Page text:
Editor's note: After financial defaults by its Russian owners, Lyubov Orlova was sold for scrap, then lost at sea when a towing line broke and the ship drifted away. At press time, the ship has not been located and many believe it may have sunk somewhere in the North Atlantic.
Do polar bears on ice flows and musk oxen on the tundra hold more appeal than room service and casinos? Do you choose a cruise based on its itinerary to a remote region, rather than the comforts of the ship? Are blue jeans and fleece jackets the fanciest clothes you ever hope to wear onboard? If so, then an expedition to the Arctic onboard Cruise North's Lyubov Orlova may be for you.
Chartered (but not owned) by Cruise North from July to September, Lyubov Orlova sails each summer on expeditions to the Canadian Arctic. Despite the explosion in expedition cruising over the last 10 years, this region still remains relatively untraveled, and Cruise North provides one of the only options for visiting the Hudson Bay, Baffin Island and the Northwest Passage.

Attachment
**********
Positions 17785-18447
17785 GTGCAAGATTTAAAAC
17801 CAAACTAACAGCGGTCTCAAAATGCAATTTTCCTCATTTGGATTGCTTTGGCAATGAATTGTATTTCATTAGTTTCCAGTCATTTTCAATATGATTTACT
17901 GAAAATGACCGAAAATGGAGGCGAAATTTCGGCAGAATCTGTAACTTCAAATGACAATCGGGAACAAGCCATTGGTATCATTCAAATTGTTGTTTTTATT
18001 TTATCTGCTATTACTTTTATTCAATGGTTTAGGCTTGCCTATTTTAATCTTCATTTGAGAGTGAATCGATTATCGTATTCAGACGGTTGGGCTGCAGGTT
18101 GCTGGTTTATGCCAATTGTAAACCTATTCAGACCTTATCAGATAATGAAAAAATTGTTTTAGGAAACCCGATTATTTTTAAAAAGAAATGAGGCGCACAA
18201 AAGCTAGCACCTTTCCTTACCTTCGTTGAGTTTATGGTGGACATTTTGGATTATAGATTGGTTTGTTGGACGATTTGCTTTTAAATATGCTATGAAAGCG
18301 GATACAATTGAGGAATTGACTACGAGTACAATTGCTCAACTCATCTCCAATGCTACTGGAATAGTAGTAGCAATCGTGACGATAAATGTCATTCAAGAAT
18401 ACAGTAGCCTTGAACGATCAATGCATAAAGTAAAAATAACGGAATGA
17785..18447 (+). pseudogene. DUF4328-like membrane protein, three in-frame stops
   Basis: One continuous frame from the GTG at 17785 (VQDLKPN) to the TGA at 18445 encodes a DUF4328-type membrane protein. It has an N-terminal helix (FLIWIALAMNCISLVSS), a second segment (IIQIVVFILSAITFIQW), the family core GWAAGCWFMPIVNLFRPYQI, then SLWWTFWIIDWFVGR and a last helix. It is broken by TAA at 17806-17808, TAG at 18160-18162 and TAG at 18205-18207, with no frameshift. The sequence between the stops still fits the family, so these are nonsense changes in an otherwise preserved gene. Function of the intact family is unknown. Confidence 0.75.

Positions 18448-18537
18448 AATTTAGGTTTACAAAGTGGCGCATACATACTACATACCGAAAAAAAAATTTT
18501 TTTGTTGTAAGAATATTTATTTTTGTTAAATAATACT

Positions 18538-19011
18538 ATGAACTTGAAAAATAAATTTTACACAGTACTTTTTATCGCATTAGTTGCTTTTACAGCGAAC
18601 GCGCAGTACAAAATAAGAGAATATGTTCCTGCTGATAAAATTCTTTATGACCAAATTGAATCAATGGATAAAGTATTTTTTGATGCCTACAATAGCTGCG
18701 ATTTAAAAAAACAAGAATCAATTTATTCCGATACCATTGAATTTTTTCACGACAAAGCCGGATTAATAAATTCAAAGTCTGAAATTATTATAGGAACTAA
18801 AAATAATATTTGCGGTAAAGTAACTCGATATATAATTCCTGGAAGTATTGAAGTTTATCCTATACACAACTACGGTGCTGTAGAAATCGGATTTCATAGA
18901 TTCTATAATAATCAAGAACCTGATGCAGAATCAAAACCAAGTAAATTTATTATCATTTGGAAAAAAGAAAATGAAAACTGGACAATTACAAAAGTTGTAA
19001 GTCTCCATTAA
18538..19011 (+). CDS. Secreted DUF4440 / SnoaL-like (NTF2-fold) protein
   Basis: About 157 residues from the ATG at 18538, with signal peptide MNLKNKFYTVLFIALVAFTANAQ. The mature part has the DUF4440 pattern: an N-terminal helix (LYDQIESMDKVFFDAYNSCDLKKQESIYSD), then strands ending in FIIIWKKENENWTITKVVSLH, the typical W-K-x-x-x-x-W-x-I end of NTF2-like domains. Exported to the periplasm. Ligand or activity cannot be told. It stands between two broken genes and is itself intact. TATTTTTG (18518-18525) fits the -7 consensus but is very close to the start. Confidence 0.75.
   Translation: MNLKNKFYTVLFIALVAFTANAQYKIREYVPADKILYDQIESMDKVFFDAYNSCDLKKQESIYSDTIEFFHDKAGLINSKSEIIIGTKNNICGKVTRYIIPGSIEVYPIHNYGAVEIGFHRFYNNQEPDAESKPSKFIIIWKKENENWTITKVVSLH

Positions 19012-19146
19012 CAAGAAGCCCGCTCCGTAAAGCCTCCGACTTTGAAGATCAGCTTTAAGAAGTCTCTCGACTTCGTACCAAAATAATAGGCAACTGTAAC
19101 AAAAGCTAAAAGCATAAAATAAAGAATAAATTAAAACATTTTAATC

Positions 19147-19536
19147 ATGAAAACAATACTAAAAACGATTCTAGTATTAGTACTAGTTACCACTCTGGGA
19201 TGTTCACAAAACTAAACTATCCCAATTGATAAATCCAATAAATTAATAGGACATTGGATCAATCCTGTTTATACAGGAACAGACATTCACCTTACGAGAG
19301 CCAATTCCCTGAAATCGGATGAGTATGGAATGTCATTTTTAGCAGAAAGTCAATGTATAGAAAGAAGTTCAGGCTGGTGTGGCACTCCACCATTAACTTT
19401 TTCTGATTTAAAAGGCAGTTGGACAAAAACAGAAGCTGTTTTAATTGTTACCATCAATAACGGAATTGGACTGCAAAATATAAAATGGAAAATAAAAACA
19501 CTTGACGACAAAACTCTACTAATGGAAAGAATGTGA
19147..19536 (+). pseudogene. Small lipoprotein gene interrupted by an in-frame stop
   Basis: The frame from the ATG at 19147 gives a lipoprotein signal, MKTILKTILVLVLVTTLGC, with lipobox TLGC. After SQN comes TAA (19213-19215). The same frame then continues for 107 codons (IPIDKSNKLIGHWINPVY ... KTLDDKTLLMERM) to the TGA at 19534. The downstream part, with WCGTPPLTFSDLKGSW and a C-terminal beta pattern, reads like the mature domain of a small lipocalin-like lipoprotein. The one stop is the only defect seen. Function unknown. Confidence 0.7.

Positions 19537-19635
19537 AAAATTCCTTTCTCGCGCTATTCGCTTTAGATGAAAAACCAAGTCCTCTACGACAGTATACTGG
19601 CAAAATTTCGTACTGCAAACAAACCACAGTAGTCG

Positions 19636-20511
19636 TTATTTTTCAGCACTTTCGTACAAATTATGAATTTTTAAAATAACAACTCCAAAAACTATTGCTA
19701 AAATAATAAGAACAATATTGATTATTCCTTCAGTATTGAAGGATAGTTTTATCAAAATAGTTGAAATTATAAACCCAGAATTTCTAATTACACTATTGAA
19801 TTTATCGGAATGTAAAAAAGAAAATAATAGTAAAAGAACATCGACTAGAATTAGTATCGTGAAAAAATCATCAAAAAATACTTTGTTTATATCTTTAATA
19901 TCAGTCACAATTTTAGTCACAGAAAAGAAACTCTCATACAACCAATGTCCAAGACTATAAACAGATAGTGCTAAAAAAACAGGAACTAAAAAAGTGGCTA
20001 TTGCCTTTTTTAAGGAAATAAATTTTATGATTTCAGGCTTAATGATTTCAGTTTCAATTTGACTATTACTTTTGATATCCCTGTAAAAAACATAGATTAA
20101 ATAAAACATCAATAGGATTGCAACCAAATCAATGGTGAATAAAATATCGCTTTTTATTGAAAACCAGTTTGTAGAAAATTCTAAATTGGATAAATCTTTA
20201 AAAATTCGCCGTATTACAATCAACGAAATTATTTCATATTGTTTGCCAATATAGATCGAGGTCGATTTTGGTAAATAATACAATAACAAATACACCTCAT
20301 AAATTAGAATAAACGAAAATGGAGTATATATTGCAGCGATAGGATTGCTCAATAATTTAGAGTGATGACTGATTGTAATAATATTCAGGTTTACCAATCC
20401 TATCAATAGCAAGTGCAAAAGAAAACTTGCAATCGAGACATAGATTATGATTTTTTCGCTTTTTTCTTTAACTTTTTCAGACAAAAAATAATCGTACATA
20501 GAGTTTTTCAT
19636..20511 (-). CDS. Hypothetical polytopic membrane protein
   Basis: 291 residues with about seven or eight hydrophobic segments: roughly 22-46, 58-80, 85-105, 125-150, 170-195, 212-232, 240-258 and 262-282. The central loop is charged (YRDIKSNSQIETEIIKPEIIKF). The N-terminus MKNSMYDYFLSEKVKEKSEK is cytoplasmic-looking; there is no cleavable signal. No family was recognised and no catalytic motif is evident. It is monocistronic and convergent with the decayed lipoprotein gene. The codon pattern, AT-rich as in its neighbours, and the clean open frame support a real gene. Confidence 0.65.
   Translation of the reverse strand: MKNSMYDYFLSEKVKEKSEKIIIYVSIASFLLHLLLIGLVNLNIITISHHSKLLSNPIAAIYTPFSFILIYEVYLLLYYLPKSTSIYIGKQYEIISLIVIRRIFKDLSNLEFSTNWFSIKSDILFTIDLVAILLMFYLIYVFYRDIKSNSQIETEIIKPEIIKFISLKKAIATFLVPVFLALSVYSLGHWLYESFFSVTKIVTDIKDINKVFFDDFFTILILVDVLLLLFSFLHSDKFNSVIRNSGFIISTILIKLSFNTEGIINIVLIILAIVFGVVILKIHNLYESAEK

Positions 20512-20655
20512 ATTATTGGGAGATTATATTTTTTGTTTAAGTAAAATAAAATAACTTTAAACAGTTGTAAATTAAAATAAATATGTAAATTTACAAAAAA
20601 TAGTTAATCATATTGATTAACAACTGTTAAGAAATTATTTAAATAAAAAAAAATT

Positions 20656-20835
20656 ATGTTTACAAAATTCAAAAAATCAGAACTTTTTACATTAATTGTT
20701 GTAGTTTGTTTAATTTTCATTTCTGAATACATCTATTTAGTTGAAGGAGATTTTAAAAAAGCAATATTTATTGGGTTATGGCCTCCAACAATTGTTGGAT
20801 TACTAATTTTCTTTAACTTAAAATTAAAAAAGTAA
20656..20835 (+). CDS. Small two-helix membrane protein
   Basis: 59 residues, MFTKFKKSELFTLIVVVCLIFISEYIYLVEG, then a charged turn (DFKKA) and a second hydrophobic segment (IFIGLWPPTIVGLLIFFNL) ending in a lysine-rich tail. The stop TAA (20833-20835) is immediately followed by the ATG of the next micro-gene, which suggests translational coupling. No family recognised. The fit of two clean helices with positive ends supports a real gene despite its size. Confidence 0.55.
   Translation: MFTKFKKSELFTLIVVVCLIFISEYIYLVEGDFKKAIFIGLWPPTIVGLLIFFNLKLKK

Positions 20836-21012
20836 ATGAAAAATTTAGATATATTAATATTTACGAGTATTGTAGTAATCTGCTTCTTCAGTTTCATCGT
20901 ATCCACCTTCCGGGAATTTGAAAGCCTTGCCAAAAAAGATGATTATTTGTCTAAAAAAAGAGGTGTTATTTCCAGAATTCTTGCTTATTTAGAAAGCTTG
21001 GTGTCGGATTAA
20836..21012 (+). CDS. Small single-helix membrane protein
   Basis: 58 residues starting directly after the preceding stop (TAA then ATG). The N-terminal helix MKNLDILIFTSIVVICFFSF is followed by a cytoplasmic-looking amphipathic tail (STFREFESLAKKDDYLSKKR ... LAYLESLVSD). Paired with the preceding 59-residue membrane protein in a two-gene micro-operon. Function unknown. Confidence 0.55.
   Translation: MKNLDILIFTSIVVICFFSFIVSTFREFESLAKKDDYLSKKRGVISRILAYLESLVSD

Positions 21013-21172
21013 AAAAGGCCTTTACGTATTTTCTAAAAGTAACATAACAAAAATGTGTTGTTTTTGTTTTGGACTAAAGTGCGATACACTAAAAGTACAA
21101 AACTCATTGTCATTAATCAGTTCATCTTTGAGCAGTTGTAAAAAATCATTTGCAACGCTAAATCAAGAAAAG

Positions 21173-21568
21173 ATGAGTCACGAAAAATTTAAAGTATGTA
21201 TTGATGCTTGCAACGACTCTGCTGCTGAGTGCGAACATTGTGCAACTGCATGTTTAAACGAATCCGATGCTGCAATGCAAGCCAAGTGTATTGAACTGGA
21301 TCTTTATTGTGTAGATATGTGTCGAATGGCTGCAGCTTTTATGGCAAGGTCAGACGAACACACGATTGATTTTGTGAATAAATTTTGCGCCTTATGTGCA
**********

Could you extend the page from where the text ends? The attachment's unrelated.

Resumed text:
As you'd expect, the focus of the trip is the wildlife, scenery and culture of the area, and you'll generally make one or two landings onshore each day. You might find massive musk oxen -- amusing-looking creatures best described as giant blankets wearing dour expressions. From the ship, you might cruise past blubbery walruses sleeping on nearby ice flows or smoothly slipping in and out of the water.
Because Cruise North is Inuit-owned, you'll also find a strong emphasis on the local culture. Stops at native villages occur on just about every trip, and you'll find Inuit people onboard as part of the ship's crew and natural history staff.
The company will be the first to tell you, however, that the ice-strengthened ship, built in 1976 in Yugoslavia, is a far cry from luxury. In many ways, the company doesn't want a fancier ship. The owners are more interested in attracting passengers who relish the informal and almost scrappy ambiance -- those who don't concern themselves with the relatively mediocre food, simple cabins and basic facilities. In the end, the warm, friendly atmosphere and comparatively modest pricing for expedition trips make up for many of the shortcomings of the ship itself.
Founded in 2005, the young company is still finding its footing. The quality of its presentations and the onboard organization can still be improved, and it doesn't reach the levels of the more experienced, more expensive operators. Despite some shortcomings, though, Cruise North provides a remarkable, up-close experience with a still-remote and untouched part of the world -- one that most other cruisers don't even know can be reached.